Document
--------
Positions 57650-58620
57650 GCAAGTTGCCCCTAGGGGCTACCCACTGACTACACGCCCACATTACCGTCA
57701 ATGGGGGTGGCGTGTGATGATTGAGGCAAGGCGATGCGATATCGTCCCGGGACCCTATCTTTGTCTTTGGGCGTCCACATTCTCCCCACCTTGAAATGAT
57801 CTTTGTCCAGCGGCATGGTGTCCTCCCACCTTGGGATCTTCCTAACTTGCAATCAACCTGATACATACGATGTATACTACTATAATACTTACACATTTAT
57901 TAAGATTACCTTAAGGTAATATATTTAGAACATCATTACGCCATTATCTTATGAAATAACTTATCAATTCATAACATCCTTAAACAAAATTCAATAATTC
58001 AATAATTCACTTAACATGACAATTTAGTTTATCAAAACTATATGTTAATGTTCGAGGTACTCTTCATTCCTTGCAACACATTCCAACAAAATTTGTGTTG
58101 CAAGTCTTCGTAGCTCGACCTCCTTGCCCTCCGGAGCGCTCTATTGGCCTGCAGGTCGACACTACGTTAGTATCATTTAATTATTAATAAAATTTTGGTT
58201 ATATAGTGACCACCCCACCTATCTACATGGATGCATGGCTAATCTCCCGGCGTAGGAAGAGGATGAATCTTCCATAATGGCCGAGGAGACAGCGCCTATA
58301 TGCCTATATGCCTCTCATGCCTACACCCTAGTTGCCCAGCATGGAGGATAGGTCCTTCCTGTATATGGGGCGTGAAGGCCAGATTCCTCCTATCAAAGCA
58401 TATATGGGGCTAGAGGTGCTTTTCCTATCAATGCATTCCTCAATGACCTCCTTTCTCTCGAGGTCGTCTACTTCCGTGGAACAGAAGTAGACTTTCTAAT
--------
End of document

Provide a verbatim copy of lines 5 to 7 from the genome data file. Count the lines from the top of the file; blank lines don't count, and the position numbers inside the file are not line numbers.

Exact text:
57901 TAAGATTACCTTAAGGTAATATATTTAGAACATCATTACGCCATTATCTTATGAAATAACTTATCAATTCATAACATCCTTAAACAAAATTCAATAATTC
58001 AATAATTCACTTAACATGACAATTTAGTTTATCAAAACTATATGTTAATGTTCGAGGTACTCTTCATTCCTTGCAACACATTCCAACAAAATTTGTGTTG
58101 CAAGTCTTCGTAGCTCGACCTCCTTGCCCTCCGGAGCGCTCTATTGGCCTGCAGGTCGACACTACGTTAGTATCATTTAATTATTAATAAAATTTTGGTT